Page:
Penrose refuses to list Southbank Centre and Waterloo Station
Architecture Minister John Penrose has ignored English Heritage’s advice and refused listing to the Southbank Arts Centre and Waterloo Station
The decision comes as a shock to the Twentieth Century Society which lobbied English Heritage to recommend the buildings for listing.
A spokesperson for the society said: ‘It’s a real shocker and this is really a clear review case for the Twentieth Century Society and we will be pushing for review.
‘If [Penrose] is clearing the backlog one has to question, particularly in light of this decision, how carefully he is looking at English Heritage’s recommendations.’
A letter from the minister announcing the decision said: ‘[There] are aspects of the Southbank Centre which have never functioned as intended, the architecture is poorly resolved, the structures are not unique or groundbreaking and the individuals behind Archigram had limited influence on the building’s design.’
The Twentieth Century Society in 2007 petitioned for listing of the 1968 Southbank Arts Centre. The complex includes the Hayward Gallery (pictured), Purcell Room and Queen Elizabeth Hall.
With regards to Waterloo Train Station the minister’s letter said: ‘[Apart] from Victory Arch (which is already listed, as you know), the rest of Waterloo Station is not of special architectural or historic interest.’
There are no immediate plans to redevelop the station but a spokesperson for Network Rail said: ‘There will come a time when we need to do something to increase capacity.’
The Grimshaw-designed Waterloo International train shed, which is of particular interest to the Twentieth Century Society, is owned by the Department for Transport. It is unknown whether the owner plans to redevelop the site.
English Heritage’s official response to the Waterloo Station decision
We are naturally disappointed that the Minister has declined to list Waterloo station. We continue to believe that it possesses special architectural and historic interest in a national context, and that listing would have been an appropriate way to recognise and identify exactly what areas of the station are special.
Waterloo station was undoubtedly one of the most ambitious of the great London terminus stations of the early twentieth century – constructed from 1907 – 1922 to the designs of London and South Western Railway (LSWR) Chief Architect, JW Jacomb-Hood, and later AW Szlumper. The architectural finish was provided by James Robb Scott, Chief Architectural Assistant, who designed the impressive frontage building and concourse elevations.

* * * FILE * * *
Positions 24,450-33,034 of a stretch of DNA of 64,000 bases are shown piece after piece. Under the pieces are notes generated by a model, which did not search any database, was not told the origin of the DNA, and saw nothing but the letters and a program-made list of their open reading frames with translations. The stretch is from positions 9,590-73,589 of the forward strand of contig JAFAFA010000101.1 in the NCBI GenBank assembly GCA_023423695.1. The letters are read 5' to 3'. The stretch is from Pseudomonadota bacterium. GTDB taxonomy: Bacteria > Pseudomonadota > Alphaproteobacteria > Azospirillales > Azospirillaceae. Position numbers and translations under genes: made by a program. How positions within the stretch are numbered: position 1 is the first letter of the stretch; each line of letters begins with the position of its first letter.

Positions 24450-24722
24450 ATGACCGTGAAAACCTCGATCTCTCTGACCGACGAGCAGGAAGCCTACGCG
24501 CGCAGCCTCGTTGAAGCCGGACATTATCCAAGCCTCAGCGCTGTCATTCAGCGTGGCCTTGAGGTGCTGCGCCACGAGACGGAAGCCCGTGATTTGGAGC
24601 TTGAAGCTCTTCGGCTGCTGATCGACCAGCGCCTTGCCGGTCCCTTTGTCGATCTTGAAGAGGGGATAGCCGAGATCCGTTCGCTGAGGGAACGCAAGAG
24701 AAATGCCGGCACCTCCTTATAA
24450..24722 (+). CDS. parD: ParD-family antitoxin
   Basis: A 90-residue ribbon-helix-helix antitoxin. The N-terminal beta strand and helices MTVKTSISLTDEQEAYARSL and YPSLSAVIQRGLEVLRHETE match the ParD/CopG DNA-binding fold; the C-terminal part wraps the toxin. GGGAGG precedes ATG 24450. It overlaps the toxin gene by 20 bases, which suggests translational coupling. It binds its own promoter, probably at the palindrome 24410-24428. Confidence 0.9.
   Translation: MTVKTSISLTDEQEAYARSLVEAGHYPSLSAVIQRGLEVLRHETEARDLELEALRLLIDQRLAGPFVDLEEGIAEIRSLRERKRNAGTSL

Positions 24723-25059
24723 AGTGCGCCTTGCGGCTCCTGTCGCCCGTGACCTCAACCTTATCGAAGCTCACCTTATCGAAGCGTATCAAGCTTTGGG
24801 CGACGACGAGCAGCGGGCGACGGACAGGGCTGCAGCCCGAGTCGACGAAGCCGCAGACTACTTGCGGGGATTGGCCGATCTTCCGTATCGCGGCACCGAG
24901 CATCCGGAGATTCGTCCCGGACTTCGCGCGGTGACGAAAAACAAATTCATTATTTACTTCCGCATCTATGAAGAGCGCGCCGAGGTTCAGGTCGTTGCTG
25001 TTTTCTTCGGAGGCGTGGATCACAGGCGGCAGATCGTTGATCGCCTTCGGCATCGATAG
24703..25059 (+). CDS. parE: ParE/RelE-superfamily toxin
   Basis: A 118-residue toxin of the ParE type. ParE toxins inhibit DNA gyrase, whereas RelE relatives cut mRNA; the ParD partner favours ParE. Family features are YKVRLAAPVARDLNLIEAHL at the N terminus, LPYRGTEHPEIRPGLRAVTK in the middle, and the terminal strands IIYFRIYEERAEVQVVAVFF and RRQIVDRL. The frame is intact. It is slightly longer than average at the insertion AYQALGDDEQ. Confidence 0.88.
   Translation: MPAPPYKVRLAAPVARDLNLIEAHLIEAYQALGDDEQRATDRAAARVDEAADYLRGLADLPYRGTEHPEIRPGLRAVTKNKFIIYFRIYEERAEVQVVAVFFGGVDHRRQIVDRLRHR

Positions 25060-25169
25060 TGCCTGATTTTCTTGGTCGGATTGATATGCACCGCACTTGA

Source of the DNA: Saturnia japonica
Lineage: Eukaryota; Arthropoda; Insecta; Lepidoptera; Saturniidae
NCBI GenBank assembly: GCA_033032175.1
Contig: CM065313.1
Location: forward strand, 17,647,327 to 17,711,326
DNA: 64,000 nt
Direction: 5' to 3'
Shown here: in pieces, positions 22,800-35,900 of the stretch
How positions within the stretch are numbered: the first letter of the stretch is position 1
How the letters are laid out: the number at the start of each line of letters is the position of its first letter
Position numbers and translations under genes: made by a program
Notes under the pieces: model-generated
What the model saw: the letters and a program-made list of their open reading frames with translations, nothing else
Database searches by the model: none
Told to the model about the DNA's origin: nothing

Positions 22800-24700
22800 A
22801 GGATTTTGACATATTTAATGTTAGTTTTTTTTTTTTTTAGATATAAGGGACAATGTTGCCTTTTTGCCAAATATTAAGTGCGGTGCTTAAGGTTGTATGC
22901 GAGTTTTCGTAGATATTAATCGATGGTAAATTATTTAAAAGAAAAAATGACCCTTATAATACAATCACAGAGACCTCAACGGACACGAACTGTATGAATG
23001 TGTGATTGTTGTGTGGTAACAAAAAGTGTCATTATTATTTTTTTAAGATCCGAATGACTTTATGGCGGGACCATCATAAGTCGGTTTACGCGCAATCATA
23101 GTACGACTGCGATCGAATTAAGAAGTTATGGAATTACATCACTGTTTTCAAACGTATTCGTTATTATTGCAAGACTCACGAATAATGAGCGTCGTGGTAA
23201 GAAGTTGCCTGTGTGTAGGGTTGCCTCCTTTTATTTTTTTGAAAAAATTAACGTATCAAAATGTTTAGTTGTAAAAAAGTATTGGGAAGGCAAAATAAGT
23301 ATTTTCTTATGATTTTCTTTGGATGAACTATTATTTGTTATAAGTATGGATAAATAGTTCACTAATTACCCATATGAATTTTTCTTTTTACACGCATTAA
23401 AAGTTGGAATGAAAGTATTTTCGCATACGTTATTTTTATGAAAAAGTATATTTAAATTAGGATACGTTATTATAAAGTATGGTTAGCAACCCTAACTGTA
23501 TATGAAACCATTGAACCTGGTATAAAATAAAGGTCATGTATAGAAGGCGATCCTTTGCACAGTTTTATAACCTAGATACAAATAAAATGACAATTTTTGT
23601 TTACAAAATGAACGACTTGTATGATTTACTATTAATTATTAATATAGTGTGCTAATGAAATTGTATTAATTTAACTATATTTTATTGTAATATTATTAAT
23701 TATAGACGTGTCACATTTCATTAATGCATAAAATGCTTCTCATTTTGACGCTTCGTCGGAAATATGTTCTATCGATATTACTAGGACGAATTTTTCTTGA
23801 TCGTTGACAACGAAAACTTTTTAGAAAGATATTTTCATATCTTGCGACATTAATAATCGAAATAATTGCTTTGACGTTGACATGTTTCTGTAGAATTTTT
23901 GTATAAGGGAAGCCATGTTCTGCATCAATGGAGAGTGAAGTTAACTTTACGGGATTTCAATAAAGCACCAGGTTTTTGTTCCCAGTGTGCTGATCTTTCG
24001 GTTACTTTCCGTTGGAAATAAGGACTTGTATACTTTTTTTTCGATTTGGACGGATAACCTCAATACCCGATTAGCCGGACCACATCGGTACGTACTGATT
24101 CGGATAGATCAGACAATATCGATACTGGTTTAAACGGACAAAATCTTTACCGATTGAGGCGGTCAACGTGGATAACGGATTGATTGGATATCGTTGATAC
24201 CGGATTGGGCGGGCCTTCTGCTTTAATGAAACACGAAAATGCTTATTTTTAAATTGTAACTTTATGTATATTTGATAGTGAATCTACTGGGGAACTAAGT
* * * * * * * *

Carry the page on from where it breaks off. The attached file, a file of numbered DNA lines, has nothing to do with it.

English Heritage believes it has special interest for its innovative planning and as the sole British example of a modernised station design, pioneered in the USA, with emphasis on the concourse rather than the trainshed. It possesses an elegant sweeping concourse, devoid of cluttering columns, and the frontage offers a handsome series of ranges in high quality materials with crisp detailing. Regrettably, many of the grand public rooms have gone, although the former tea room, the Windsor Bar (now the travel centre) remains. The room retains its ornate Louis Quinze style interior with a beamed coffered ceiling, tall mirrored wall panels enriched with swags, flower garlands, trophies and ribboned drops - it is a rare survival at a railway station.
The already listed Victory Arch (designed by Scott, sculpted Charles Whiffen), was created as an integral part of the station frontage, and continues to exists as a powerful and poignant reminder of the many numbers of war casualties sustained by the LSWR in the Great War and that Waterloo was a principal departure stations for the British Expeditionary Force (1914 and 1915).
Special architectural interest is also contained in Nicholas Grimshaw’s award winning international terminus - the former Eurostar trainshed is a hugely impressive piece of structural engineering, an elegant reinterpretation of the great iron and glass trainsheds of the Victorian era.
Recognising architectural and historic interest through listing and providing modern and flexible facilities for the millions of travellers that use the station every year, are not mutually exclusive aspirations, as the hugely successful conservation-led redevelopment of St Pancras station has shown. We hope that Network Rail will continue to recognise the long term benefits of investing in the historic environment and will be sensitive to the intrinsic heritage value of Waterloo Station.